I just have one comment on his response to my article. He says I imply that “progressives support absolute equality of conditions and that extreme inequality is necessary to make the economy work.” That’s a bizarre claim. I do no such thing. And on the second point, I actually argue the opposite.
On the first point, I only argue that there are 3 views typically advanced by people who want to reduce inequality, and that only the third (cronyism) has any real policy merit. I never imply or say that progressives want absolute equality of conditions. In fact, at the opening, I say that most economists and most Americans (which presumably includes a lot of progressives) don’t have a problem with at least some level of inequality.
On the second point, I have no idea where he gets the idea that I think extreme inequality is necessary to make the economy work. In fact, by claiming that there isn’t really a very strong link between growing incomes at the top and stagnating incomes in the middle, I’m arguing the opposite. In a way my entire article is premised on the observation that the very rich’s wealth gains and the income levels of everyone else aren’t related in ways that affect mobility very much. The problem is that lower and middle income people’s incomes aren’t growing as we’d like, and the very rich don’t have much to do with this.
by Ryan Streeter on November 5, 2016. Follow Ryan on Twitter.
Tim Alberta’s piece on Mike Pence in NR has gotten some deserved attention. It was an interesting, fair look at the Pence-joins-Trump saga. Most discussion of the piece has centered on Pence’s comments about whether he backs Paul Ryan as Speaker.
I want to correct one claim Alberta makes because I’ve heard others say the same thing, and it creates a false impression of Pence as a policy entrepreneur. Alberta writes of Pence’s return to Indiana as Governor, “Adjusting to a new job was hard; securing policy wins that would distinguish him from [predecessor Mitch] Daniels and raise his profile ahead of a possible presidential run was even harder.”
Pence’s policy wins have not gotten the attention they deserve, which has affected his ability to “raise his profile.” But the claim makes it sound as if Pence did not have policy wins.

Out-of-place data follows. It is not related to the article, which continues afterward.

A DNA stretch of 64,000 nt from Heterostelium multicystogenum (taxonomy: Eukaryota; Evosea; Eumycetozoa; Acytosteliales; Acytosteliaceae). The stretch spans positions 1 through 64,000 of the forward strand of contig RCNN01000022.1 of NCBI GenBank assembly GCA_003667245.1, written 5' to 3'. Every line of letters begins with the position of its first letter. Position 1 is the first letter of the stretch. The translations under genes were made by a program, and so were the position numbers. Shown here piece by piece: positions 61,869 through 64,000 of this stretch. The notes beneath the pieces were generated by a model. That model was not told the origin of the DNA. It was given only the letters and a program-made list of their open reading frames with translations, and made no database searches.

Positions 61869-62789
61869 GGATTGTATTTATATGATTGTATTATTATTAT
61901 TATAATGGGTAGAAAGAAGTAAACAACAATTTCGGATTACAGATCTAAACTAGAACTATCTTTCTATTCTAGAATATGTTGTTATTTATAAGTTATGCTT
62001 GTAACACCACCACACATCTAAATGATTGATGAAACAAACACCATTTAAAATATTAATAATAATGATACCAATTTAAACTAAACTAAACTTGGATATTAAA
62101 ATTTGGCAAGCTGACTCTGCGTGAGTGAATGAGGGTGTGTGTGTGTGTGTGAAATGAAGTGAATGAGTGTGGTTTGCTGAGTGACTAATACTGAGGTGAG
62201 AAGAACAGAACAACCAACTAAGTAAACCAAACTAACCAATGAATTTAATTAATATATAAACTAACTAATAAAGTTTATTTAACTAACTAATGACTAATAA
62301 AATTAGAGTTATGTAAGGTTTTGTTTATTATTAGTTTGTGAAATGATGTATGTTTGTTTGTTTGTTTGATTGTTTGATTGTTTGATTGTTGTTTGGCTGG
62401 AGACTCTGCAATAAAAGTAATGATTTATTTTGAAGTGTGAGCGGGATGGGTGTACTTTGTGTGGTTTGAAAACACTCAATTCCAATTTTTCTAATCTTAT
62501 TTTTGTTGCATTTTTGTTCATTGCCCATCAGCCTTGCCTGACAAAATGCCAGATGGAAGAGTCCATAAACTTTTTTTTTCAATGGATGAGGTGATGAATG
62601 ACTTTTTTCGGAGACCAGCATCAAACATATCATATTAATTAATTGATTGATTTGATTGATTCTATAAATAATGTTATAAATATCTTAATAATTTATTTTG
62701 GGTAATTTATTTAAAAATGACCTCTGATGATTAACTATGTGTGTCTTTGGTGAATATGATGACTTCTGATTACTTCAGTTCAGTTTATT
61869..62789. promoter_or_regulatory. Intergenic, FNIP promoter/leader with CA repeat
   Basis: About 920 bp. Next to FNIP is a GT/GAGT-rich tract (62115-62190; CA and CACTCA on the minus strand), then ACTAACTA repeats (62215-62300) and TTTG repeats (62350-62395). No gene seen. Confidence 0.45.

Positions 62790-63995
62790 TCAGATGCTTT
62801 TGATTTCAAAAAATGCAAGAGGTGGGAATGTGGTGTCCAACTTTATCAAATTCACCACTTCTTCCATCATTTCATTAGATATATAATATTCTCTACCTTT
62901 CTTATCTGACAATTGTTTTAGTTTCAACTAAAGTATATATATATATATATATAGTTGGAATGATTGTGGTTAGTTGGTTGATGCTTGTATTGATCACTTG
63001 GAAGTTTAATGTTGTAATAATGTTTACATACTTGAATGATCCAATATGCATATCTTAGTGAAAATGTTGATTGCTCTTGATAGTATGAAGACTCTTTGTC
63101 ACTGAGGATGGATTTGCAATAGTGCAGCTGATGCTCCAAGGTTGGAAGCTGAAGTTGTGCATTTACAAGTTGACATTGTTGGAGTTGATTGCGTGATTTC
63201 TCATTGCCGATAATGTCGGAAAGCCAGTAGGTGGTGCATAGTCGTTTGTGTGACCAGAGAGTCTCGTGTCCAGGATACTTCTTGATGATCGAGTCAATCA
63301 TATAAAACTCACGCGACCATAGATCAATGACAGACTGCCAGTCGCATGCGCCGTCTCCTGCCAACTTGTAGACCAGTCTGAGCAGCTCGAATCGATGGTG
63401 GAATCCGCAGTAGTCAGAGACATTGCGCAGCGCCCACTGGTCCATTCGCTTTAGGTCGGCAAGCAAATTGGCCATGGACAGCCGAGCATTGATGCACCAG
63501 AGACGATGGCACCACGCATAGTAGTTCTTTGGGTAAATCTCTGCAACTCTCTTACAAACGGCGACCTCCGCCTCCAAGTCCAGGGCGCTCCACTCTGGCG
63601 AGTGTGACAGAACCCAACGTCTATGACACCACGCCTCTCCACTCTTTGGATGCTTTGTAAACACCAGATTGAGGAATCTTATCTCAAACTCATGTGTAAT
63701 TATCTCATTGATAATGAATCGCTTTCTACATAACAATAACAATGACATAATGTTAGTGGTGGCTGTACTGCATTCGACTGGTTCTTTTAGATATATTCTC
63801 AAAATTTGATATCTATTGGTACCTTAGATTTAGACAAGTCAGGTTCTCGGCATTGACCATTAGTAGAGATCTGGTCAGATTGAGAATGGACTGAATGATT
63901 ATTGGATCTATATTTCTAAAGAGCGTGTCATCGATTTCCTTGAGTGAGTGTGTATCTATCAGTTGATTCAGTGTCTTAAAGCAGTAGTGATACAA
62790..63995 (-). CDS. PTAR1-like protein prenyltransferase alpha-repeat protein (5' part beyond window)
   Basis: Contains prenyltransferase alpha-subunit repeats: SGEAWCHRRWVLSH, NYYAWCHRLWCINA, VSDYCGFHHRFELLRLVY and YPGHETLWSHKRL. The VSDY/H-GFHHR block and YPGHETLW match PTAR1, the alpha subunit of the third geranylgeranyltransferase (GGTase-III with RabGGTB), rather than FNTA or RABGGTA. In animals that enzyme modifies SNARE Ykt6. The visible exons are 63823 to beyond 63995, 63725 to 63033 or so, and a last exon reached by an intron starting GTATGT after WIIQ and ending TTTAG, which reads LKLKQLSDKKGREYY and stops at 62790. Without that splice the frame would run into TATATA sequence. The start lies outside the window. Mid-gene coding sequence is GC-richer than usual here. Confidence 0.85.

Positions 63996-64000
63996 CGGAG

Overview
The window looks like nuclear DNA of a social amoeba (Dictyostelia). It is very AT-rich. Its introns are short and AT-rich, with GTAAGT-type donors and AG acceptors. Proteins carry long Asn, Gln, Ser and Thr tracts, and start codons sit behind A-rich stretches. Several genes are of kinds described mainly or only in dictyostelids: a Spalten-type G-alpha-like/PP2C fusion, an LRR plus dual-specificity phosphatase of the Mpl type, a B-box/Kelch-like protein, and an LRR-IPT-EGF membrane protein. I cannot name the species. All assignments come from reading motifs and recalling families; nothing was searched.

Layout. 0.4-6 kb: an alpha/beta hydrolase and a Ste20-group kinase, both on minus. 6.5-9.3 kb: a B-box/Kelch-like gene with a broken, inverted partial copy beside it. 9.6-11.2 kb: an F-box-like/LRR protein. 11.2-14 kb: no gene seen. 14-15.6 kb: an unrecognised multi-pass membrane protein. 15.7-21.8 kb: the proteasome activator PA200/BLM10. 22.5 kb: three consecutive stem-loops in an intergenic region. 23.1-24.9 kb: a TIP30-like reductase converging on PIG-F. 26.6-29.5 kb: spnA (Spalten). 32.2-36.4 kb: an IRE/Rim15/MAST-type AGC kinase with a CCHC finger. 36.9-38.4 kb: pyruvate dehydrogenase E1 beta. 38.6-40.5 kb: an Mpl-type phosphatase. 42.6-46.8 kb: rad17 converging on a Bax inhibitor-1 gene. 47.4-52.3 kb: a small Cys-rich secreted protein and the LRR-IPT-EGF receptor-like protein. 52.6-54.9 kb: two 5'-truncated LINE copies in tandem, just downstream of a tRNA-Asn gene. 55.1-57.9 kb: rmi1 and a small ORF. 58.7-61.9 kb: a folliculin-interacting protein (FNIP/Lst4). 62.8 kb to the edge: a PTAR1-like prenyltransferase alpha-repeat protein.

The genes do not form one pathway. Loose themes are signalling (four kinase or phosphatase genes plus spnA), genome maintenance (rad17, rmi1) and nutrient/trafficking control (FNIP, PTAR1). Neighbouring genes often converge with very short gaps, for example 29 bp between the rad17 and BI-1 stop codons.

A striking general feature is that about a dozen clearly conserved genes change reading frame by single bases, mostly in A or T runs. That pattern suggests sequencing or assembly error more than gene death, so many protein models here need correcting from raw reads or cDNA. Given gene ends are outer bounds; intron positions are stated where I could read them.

I served as Pence’s policy advisor for his first two years in office, and advised him during his campaign on a pro bono basis. So I’m obviously biased. But still, it’s not hard to count up some pretty significant achievements in his first two years:
- Biggest state income tax cut in Indiana’s history
- Elimination of the inheritance tax
- Significant reduction in taxes on businesses
- Moratorium on new regulations
- Creation of the state’s first-ever voucher-based pre-K program
- Creation of the only 100% HSA-based Medicaid program in the country
- Spending restraint on par with Daniels’ spending limits
- Creation of the Indiana Biosciences Research Institute, which is on track to be a national, and even international, leader on research into metabolic and related disorders
Lots of governors would love to have that kind of record in just a couple years. It is an admirable blend of traditional fiscal conservatism and innovative “compassionate conservative” initiatives such as pre-K and Medicaid reform (and Pence took some serious heat from fellow conservatives for the Medicaid decision).
The 2016 campaign hasn’t been about these things, because he’s a running mate and not the candidate. But it’s unfair to Pence to claim that he struggled to get policy wins, when he obviously did not, and then bring up the RFRA fiasco as if it’s the only thing that marked his first term.
Loved Arthur Brooks’ WSJ column yesterday. If you’re a college graduate trying to get an edge in a daunting job market, you don’t often get advice like this: “Be pleasant and friendly.”
In one 2015 study published in the Journal of Applied Psychology, a team of scholars from France and the U.S. looked at the impact of civility and warmth to colleagues on perceived leadership and job performance. In addition to being seen as natural leaders by co-workers, nice employees performed significantly better than others in performance reviews by senior supervisors. For those who make it to leadership, niceness is also a key to success. A 2015 NBC poll found that most people would take a nicer boss over a 10% pay increase.
Arthur goes on to show that niceness makes us more attractive to others (and nastiness makes us uglier to others) and makes us personally happier than when we are not nice. So try being nicer today and see how it goes!